The way children play has changed almost entirely in the last few decades, due to the rapid development of technology and emergence of many electrical toys. Even objects that are not primarily made as toys are being used as toys nowadays, like mobile phones, iPads and laptops. It seems that the average age when children start using technology for play is now between one and two years of age. My one year old is definitely not happy when not allowed to watch Snowhite on my, or should I say, our, iPhone.
So, whatever happened to real toys and play? We can’t resist the influence of technology on our lives, but shouldn’t we stop and consider how different toys influence our children’s development? According to scientific research, we should consider how toys influence our children’s thinking, problem solving skills, learning, creativity, social interaction, and physical activity. Here is what they have found.
Basic toys are more conducive to creative play. It has been found that basic, simple toys like wood blocks, wooden construction toys, dolls and vehicles show the best results in terms of children’s development. Since they are relatively simple and open-ended, children can use them differently each time and come up with a variety of games to play with the same objects. This promotes creativity and imagination, whereas more complex toys are less flexible. Going back to the basics and letting our kids play the way most of our ancestors did is still the safest bet.
Household items are good enough for toys. I have noticed an interesting phenomenon with my kids and you have probably seen it too: no matter how modern or expensive the toys I get for our kids are, they quickly lose interest in them and resort to pots, pans and anything else they can get their hands on when in the kitchen. I am now playing along – I’ve filled the lowest kitchen drawer with things they like to play with – pots and pans, plastic cups and plates, straws and other stuff they find interesting. Other household favourites are fridge magnets, alphabet soup and their Zado rug with a world map print. Playing with these they are actually learning something useful, practicing their motor skills and being creative.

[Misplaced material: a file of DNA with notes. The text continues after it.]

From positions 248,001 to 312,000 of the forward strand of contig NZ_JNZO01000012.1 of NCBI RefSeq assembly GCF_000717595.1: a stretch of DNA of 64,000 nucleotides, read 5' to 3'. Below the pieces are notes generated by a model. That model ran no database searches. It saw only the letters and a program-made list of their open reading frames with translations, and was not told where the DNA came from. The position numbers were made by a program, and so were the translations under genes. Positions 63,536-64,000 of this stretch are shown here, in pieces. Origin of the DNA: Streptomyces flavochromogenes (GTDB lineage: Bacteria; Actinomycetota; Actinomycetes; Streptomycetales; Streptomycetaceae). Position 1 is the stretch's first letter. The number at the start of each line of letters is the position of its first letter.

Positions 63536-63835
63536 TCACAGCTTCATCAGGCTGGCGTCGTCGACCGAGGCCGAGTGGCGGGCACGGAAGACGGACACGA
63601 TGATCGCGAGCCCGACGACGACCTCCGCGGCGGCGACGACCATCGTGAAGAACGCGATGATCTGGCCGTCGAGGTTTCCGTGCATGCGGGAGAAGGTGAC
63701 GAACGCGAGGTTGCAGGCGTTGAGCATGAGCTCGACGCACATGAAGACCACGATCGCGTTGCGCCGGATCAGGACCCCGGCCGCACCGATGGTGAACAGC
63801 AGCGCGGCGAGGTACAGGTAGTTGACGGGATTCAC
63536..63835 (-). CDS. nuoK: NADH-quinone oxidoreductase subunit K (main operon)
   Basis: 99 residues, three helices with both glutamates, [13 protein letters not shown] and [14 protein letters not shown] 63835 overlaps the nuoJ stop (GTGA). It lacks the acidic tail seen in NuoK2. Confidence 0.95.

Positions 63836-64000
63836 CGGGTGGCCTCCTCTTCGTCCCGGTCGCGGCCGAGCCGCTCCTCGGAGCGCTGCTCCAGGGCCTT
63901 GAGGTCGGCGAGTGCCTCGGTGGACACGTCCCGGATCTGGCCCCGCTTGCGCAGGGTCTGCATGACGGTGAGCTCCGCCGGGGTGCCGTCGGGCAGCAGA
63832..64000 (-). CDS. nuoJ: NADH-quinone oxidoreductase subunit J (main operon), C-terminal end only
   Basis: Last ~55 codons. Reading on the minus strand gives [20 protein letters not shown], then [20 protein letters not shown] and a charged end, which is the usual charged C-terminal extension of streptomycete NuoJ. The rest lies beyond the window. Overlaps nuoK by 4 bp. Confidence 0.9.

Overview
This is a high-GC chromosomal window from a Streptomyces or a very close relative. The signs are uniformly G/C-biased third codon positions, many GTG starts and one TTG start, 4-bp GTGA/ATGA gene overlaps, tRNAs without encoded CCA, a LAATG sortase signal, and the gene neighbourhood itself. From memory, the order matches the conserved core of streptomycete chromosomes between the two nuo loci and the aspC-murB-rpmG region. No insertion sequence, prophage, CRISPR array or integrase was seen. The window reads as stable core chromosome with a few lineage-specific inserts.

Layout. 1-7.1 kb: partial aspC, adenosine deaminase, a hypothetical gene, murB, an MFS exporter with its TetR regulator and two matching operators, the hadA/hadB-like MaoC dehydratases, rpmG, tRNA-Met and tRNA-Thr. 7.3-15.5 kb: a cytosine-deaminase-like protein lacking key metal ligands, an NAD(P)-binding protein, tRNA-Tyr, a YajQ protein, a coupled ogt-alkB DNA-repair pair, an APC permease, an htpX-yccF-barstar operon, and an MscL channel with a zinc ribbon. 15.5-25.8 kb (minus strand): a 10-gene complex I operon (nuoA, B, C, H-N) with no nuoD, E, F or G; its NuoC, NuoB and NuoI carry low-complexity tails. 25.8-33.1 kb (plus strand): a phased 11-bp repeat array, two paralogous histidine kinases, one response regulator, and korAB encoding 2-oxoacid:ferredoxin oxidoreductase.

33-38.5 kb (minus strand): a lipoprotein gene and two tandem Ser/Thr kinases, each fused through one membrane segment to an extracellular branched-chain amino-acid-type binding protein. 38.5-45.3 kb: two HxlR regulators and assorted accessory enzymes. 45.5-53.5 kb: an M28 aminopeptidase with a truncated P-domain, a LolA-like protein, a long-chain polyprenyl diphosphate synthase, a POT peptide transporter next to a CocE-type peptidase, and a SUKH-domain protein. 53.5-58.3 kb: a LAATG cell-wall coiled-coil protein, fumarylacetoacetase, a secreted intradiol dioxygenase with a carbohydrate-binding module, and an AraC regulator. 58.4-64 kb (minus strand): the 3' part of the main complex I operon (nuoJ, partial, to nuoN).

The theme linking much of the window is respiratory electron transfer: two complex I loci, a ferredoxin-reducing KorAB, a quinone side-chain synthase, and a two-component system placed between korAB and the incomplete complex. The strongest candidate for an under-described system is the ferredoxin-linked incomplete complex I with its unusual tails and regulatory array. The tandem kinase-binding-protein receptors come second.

Variety promotes holistic development. Children need to play in a variety of ways with different kinds of toys in order to develop different skills, abilities and values. So, you need to provide a variety of toys for them. Motor skills are developed by playing with balls, riding tricycles, bicycles and wagons; logical thinking is promoted by playing with memory games and board games; creativity is fostered by playing with plaster, paint, arts and crafts. In order to instill some emotional intelligence and gender equality in your children, try avoiding toys promoting gender stereotypes. Let them have gender neutral toys like Legos, wood blocks, puzzles, but also allow toys for the opposite gender.
Some toys promote unwanted behavior. This is not a secret but most of these toys that have an obvious bad influence on children’s development are still freely available on the market. Examples of these are toys that promote violence and aggression, like military tankers, toy soldiers, guns and Bobo (hit me toys). Some are downright dangerous and more often than not lead to injuries, like arrows and swords. Girl toys are no better, promoting questionable values, like Bratz and hyper-feminine Barbie dolls. The latest mom invention in fighting these bad influences is wiping doll make up with nail polish and painting normal eyes on dolls: the transformation is amazing!
So, in conclusion, variety is the key to healthy development, provided it includes toys that are promoting the right values or are at least neutral. Household items are ideal in this regard, they model real life and children learn by observing and copying the adults around them. Making small interventions on bought toys to make them more appropriate or even making our household items into toys is certainly going to help our child have a healthier environment to play in. Be aware of what your child is learning and seeing, get creative and grow in a healthy way!
This post is by Tracey Clayton, a full time mom of three girls. She loves cooking, baking, sewing, spending quality time with her daughters and she’s passionate in writing. She is contributor on High Style Life and her motto is: “Live the life you love, love the life you live.” Find her on Facebook.